Friday, November 29, 2013

The Rainy Season Red Lagoon Roads of Zambia

The day started out badly with the discovery of a broken spring leaf. Then Scott sneezed and farted at the same time – never a good idea when your drinking water comes from Lake Tanganyika.
We had a long drive ahead of us from Ndole Bay to Kasama on one of the worst roads in Zambia. After two hours of organ rearranging dips and drops at an average speed of 19 kilometers an hour we hadn’t gotten very far. Suddenly we began hearing a swarming mass of cicadas all around us. Only it wasn’t cicadas, it was our vehicle. In the past when the Landy makes “funny” sounds like whirring or grinding or ticking we look at each other and say, “Let’s give it a moment and see if it stops.” Usually the sound disappears without us ever knowing what caused it. But this time the hissing was accompanied by extreme heat coming from below the gear stick – so extreme that when we stopped the Landy at the top of a rise I grabbed the fire extinguisher from the back. We were between sparsely populated villages and nothing was on the road but lagoon size potholes so we began to explore the source of the noise and heat. I started looking through the three Land Rover manuals we have on board while Scott looked under the car. The closest thing to the cicada noise I could find in the manual was “loud whirring”. “It might be the gear box,” I said, “maybe we’re low on fluid.”
“Oh no.” Scott said from beneath the car. “We lost the plug, the bolt that holds the fluid in. It must have been ejected on that really bad pothole back there.”
“Which pothole? The first one, or one of the 193 after?”
We searched through our collection of jiggled off nuts, bolts and screws in the toolbox trying to find a close match. No luck. So we began looking for a bolt we could steal from somewhere else on the vehicle. The ones connecting the bumper were too small. The high lift jack bolt was almost the right size but when Scott tried it, it wouldn’t catch the threads. A while later, two men came along. Once we explained/pantomimed the problem, they wanted to help. At first they just got under the car with Scott and watched what he did. Then they joined me topside in looking for a bolt to poach from somewhere else on the car. They didn’t speak English but hearing Scott ask me for various tools and watching him they quickly saw the advantages of our equipment and they began requesting “vice grip”, “spanner”, and “wrench” as if they were medics on the TV series M.A.S.H. demanding sutures or a scalpel STAT!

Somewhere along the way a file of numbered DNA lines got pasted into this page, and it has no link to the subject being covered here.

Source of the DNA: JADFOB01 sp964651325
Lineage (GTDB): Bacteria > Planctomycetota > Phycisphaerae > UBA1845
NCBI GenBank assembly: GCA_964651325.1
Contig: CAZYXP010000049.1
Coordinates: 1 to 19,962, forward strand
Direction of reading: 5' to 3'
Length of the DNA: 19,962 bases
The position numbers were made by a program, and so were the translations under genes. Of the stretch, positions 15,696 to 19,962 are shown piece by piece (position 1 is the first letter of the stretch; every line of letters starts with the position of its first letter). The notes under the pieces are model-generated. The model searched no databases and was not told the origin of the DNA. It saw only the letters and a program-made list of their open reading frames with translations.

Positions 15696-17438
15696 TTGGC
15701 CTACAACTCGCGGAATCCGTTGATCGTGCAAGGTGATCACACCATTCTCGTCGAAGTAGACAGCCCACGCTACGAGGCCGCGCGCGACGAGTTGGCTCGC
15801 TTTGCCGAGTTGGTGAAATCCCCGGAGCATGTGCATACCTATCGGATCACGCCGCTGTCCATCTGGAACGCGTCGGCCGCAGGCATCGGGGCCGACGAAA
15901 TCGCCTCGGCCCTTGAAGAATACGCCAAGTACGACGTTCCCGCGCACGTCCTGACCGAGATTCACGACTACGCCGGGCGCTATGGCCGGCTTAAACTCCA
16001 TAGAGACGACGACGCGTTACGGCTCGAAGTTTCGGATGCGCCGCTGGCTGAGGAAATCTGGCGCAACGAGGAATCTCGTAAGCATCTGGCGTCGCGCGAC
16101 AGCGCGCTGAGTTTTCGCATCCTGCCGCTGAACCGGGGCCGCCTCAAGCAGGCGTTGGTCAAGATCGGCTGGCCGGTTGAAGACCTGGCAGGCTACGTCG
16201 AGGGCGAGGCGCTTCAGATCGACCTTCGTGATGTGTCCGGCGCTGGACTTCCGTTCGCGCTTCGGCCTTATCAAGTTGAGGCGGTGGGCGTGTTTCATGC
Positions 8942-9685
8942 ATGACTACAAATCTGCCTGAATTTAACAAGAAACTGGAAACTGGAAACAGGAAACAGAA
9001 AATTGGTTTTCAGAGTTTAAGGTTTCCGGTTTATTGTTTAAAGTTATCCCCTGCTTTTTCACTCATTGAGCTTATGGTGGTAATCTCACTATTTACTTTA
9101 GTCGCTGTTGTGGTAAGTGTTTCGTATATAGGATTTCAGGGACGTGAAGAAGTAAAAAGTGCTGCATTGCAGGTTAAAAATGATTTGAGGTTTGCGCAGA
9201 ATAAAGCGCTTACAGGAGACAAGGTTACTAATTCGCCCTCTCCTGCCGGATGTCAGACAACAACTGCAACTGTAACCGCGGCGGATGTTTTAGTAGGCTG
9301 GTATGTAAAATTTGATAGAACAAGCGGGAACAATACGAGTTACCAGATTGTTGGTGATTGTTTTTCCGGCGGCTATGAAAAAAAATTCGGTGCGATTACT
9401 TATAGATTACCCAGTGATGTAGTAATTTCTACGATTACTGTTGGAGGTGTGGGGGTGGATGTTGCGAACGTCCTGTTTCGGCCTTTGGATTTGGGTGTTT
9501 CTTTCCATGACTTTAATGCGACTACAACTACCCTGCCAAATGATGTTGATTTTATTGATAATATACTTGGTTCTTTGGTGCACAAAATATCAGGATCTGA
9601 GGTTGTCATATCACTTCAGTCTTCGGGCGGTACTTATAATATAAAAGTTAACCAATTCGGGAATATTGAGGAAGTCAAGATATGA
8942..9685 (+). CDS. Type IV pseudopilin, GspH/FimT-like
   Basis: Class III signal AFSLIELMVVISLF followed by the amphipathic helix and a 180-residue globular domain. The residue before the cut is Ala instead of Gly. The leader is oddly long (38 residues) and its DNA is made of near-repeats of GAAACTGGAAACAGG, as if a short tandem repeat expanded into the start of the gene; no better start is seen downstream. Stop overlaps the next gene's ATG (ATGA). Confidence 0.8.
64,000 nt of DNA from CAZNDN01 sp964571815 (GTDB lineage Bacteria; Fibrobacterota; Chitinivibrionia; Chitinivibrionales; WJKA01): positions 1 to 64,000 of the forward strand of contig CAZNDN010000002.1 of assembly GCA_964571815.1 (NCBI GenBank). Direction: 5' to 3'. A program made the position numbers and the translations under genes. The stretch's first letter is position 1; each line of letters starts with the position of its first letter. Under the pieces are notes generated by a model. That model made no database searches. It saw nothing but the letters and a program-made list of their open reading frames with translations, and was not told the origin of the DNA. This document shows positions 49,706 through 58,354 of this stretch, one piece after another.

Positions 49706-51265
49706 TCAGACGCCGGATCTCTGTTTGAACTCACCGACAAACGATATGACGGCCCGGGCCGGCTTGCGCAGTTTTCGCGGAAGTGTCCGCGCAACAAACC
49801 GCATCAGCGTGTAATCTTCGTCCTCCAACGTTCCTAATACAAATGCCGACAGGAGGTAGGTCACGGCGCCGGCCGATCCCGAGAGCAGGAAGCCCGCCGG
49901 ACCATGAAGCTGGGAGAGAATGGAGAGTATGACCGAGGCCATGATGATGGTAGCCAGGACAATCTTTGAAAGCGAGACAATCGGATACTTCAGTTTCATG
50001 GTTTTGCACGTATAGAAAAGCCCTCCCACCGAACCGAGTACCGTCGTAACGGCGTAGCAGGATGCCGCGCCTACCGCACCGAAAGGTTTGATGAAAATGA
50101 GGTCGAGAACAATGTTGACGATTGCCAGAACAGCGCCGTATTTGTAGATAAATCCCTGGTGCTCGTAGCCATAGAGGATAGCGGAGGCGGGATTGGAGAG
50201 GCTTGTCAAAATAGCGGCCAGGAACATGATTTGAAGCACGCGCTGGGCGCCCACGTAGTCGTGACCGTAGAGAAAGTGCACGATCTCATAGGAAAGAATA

Dennis unscrewed the bolt holding the bumper. “See? Too small,” Scott repeated showing them the size we needed. 
Meanwhile three more men toting hoes and machetes came along the road. When Dennis saw them he quickly covered the tools and toolbox with our small tarp and communicated with “no no” hands and a low voice that it wouldn’t be a good idea for these men to see our valuables. But the men stopped and soon Dennis’ desire to find a bolt that would match won out over his concern so the tools came out and the bolt from the high lift jack came off again. I remarked to one of the recent arrivals that I liked his unbelievably shiny lilac colored shoes with a silver orb and cross buckle. Immediately they looked at my shoes, an old pair of Keens. I could tell they were discussing the merits of owning such a pair of shoes. Often Africans we meet ask us to give them our shoes. They all stared at my feet and I knew they would have asked for them if they knew the words. I could tell that one of them said, “Eee! But her feet are too big anyway!” because they all laughed and went back to watching Scott or unscrewing bolts on the car. Scott found a likely replacement in at the bottom of his toolbox but it was too thick and far too long so he got out the saw and began cutting through the metal by hand. Only a man would think of this. He put one foot on top of the bumper, placed the too long bolt under his left foot and sawed. Sweat dripped from his face and his blue t-shirt, covered with red earth from lying under the car became damp. Dennis took over sawing and after ten more minutes we had a shorter length of threads. “Everybody, pray!” I said. But it was too big so out came the saw again to slice a channel at the top. “Maybe I can squeeze it in,” Scott hoped.